it has to recognise that the purposive rule is not particularly modern and has its precursor in a long established rule of statutory
interpretation, namely the mischief rule.

The mischief rule
This rule permits the court to go behind the actual wording of a statute in order to consider the problem that the statute is
supposed to remedy.
In its traditional expression it is limited by being restricted to using previous common law rules in order to decide the operation
of contemporary legislation. Thus in Heydon’s case (1584) it was stated that in making use of the mischief rule the court
should consider what the mischief in the law was which the common law did not adequately deal with and which statute law
had intervened to remedy. Use of the mischief rule may be seen in Corkery v Carpenter (1950), in which a man was found
guilty of being drunk in charge of a carriage although he was in fact only in charge of a bicycle.

(b) Router has a number of film studios and office buildings. The office buildings are in prestigious areas whereas

the film studios are located in ‘out of town’ locations. The management of Router wish to apply the ‘revaluation

model’ to the office buildings and the ‘cost model’ to the film studios in the year ended 31 May 2007. At present

both types of buildings are valued using the ‘revaluation model’. One of the film studios has been converted to a

theme park. In this case only, the land and buildings on the park are leased on a single lease from a third party.

The lease term was 30 years in 1990. The lease of the land and buildings was classified as a finance lease even

though the financial statements purport to comply with IAS 17 ‘Leases’.

The terms of the lease were changed on 31 May 2007. Router is now going to terminate the lease early in 2015

in exchange for a payment of $10 million on 31 May 2007 and a reduction in the monthly lease payments.

Router intends to move from the site in 2015. The revised lease terms have not resulted in a change of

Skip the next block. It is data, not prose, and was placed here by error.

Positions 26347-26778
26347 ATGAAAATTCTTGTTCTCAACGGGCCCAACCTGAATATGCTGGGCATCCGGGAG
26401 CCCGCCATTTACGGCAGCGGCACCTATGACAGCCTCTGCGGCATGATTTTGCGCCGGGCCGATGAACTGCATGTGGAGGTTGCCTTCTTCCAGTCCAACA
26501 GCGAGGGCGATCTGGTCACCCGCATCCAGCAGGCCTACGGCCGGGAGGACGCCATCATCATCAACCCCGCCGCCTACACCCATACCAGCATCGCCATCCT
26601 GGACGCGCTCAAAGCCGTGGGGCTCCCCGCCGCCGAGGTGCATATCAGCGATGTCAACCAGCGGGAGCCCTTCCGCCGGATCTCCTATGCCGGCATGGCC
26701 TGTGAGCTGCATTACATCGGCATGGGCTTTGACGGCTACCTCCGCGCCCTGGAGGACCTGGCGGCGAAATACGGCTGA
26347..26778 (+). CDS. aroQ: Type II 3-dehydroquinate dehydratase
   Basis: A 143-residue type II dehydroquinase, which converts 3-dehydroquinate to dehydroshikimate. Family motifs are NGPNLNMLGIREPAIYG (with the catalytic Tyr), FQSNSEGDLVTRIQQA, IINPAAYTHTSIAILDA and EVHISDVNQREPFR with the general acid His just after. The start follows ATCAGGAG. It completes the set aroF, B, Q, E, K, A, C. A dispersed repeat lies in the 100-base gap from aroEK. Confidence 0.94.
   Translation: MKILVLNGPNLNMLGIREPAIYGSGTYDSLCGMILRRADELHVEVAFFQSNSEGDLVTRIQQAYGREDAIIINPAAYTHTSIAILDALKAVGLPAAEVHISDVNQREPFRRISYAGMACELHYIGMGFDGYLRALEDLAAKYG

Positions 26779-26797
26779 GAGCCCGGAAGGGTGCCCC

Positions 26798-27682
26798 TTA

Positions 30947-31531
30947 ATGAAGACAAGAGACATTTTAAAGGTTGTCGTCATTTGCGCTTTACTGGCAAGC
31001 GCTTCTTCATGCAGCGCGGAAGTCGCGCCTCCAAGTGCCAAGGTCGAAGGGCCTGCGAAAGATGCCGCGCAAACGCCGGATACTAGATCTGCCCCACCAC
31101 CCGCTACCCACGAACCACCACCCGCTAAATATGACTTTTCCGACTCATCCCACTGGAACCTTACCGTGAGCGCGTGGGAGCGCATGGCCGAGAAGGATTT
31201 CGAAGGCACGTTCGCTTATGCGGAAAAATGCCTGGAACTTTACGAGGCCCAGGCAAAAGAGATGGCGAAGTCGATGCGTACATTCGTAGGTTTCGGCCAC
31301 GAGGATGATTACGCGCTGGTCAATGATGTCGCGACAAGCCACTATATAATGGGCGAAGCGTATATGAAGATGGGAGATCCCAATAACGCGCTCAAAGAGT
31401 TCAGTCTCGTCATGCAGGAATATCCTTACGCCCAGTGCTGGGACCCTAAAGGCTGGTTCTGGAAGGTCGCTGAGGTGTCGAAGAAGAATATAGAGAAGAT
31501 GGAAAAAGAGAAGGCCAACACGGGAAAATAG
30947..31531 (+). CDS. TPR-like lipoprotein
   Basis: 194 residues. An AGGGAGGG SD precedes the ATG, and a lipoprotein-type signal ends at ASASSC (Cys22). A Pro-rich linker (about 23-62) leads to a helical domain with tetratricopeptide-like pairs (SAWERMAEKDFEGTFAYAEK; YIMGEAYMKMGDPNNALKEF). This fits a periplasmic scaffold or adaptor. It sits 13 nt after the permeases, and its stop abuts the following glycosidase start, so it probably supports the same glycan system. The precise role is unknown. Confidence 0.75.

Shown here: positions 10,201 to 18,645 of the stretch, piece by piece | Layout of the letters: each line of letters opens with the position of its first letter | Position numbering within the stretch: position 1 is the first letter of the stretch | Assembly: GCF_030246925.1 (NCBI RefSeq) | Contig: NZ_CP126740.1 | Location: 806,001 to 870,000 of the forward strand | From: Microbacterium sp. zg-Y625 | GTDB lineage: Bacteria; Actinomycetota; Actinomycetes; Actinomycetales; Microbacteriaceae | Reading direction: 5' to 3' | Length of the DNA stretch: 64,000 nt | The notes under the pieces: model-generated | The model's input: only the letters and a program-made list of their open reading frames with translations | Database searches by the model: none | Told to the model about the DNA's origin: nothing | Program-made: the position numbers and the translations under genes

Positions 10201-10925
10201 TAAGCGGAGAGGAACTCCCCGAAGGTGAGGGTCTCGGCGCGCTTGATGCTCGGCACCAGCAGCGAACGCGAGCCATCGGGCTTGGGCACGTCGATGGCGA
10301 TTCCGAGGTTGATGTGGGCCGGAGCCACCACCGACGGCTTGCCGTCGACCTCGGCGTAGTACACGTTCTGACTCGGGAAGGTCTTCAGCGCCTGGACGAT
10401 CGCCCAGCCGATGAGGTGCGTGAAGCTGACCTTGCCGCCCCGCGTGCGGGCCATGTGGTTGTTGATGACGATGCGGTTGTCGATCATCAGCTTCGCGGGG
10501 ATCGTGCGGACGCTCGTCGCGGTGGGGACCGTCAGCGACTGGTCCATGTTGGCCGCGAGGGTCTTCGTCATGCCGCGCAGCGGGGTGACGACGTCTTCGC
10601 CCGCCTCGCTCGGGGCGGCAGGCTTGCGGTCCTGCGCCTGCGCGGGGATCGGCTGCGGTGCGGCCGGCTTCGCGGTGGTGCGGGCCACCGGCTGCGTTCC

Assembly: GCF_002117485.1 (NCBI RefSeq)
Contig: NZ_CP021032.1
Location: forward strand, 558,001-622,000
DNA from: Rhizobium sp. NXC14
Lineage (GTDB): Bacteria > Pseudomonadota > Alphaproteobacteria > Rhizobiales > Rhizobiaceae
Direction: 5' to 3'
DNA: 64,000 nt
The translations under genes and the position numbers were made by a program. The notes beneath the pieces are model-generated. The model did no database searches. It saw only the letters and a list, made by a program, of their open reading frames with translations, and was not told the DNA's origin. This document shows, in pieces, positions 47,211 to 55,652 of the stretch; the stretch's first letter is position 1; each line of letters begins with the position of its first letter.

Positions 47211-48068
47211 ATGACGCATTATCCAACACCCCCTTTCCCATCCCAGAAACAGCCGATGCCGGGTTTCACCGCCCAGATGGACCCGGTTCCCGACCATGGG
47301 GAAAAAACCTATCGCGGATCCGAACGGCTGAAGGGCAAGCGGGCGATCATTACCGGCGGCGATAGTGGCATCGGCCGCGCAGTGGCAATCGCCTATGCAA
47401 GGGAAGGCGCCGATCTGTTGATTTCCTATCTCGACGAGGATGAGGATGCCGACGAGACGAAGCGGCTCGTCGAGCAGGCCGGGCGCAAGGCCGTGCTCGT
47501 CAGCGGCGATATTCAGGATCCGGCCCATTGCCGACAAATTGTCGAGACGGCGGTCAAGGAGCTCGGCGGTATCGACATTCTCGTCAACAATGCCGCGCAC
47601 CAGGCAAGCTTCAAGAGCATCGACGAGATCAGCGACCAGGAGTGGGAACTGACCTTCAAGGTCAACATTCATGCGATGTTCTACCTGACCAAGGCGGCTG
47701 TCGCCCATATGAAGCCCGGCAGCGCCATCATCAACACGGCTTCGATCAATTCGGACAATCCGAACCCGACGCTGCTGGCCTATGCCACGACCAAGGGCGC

classification of the lease in the financial statements of Router. (10 marks)


Discuss how the above items should be dealt with in the group financial statements of Router for the year ended

31 May 2007.

(b) IAS16 ‘Property, Plant and Equipment’ permits assets to be revalued on a class by class basis. The different characteristics
of the buildings allow them to be classified separately. Different measurement models can, therefore, be used for the office
buildings and the film studios. However, IAS8 ‘Accounting policies, changes in accounting estimates and errors’ says that
once an entity has decided on its accounting policies, it should apply them consistently from period to period and across all
relevant transactions. An entity can change its accounting policies but only in specific circumstances. These circumstances
(a) where there is a new accounting standard or interpretation or changes to an accounting standard
(b) where the change results in the financial statements providing reliable and more relevant information about the effects
of transactions, other events or conditions on the entity’s financial position, financial performance, or cash flows
Voluntary changes in accounting policies are quite uncommon but may occur when an accounting policy is no longer